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biphobia/homophobia

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  • biphobia/homophobia

    so i was talking with the kids at my table in art class about how someone had called me homosexual to try and insult me, and this one kid goes, “well are you?” and i got really awkward and just said “uhhh…” because i don’t want to put myself to some kids that i barely even know, and two of them continue to bombard me until all i can say is “i don’t know!” (which was a lie, because i am bisexual) and i was freaking out. one of them kept saying that i was too young to know that, but i’m in eight grade. i dunno. that whole conversation just made me feel really weird and pretty upset too.

  • #2
    hey! i'm really sorry that that happened to you. you didn't deserve to be bombarded by all of that. maybe ask your art teacher if you would be allowed to move seats to move away from those kids? i wish you the best of luck!

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    • #3
      Hi! Thanks for reaching out. It is not easy to ask for help when you need it. It must be so frustrating to have people constantly question your sexuality; quite frankly, it is nobody’s business. You are never too young to have an understanding of your sexuality; have trust in yourself that you know the gender(s) you are attracted to. I agree with the above comment; try and find a way to distance yourself from these people who are questioning you. Hopefully that will help them stop asking you unwarranted questions. Additionally, try and talk to a trusted adult (like your parents, guardians, or a trusted teacher); they might be able to help you find another solution.

      Try and remind yourself that your sexuality is valid and something you should trust and take pride in. Anyone who implies otherwise is not worth keeping in your life and it is not worth it to pay mind to anything they say. If and when possible, surround yourself with people who treat you with respect and kindness. This will hopefully help you to maintain comfort and pride for all of the wonderful things you are.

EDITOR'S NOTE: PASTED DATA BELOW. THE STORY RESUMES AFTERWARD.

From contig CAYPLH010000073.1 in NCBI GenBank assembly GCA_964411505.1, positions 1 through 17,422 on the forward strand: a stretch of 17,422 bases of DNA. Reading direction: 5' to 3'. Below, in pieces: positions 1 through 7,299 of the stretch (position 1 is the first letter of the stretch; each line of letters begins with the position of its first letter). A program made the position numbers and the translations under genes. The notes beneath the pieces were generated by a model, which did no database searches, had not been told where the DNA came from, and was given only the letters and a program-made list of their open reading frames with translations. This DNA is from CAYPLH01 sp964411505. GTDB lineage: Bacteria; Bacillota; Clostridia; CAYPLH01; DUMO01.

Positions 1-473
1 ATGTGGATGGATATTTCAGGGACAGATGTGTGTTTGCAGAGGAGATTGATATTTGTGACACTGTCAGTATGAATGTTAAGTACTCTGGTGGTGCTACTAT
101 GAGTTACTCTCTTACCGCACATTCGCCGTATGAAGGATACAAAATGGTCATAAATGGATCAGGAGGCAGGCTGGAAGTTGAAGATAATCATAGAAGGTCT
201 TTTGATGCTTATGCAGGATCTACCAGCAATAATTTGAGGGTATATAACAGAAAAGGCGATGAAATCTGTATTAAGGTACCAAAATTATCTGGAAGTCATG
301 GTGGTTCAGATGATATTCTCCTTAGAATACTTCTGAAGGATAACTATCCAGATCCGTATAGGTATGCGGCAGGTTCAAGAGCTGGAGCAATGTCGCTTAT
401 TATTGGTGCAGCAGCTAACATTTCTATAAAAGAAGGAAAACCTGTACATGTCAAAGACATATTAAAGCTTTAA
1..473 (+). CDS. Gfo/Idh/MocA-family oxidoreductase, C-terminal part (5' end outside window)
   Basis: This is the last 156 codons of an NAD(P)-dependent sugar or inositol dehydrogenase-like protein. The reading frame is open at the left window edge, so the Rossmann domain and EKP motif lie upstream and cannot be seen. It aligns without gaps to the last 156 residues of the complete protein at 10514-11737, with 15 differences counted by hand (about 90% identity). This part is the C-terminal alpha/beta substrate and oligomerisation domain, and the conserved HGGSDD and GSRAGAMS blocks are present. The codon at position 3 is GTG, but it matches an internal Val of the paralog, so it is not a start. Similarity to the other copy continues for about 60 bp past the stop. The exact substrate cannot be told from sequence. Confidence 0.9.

Good luck!

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      • #4
        Hello. It is not easy to reach out in situations like these, so thank you for your post! I see that you were very upset and frustrated from this conversation, and you are valid about having those feelings. Those students were in the wrong to bombard you as they did. I would see if there is a way you can switch tables. It is definitely not easy having a sexuality that is not "the norm", but being confident in your sexuality and surrounding yourself with people that support and love you is key. We can't help who we love, and you are definitely not too young to know that you are bisexual.
        I'm sorry to hear that this experience happened to you. There are so many LGBTQ+ people (and allies) out there and once you find them, they can really lift you up and realize that it is ok to not be straight.

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        • #5
          Hey, thank you for reaching out! That sounds like a very difficult situation and it seems like you handled it the best you could. As some of the other notes posted, maybe getting involved in something that is for the LGBTQ+ community will help you to feel more secure and safe talking about sexuality (not that it was their business but just for your own sake).

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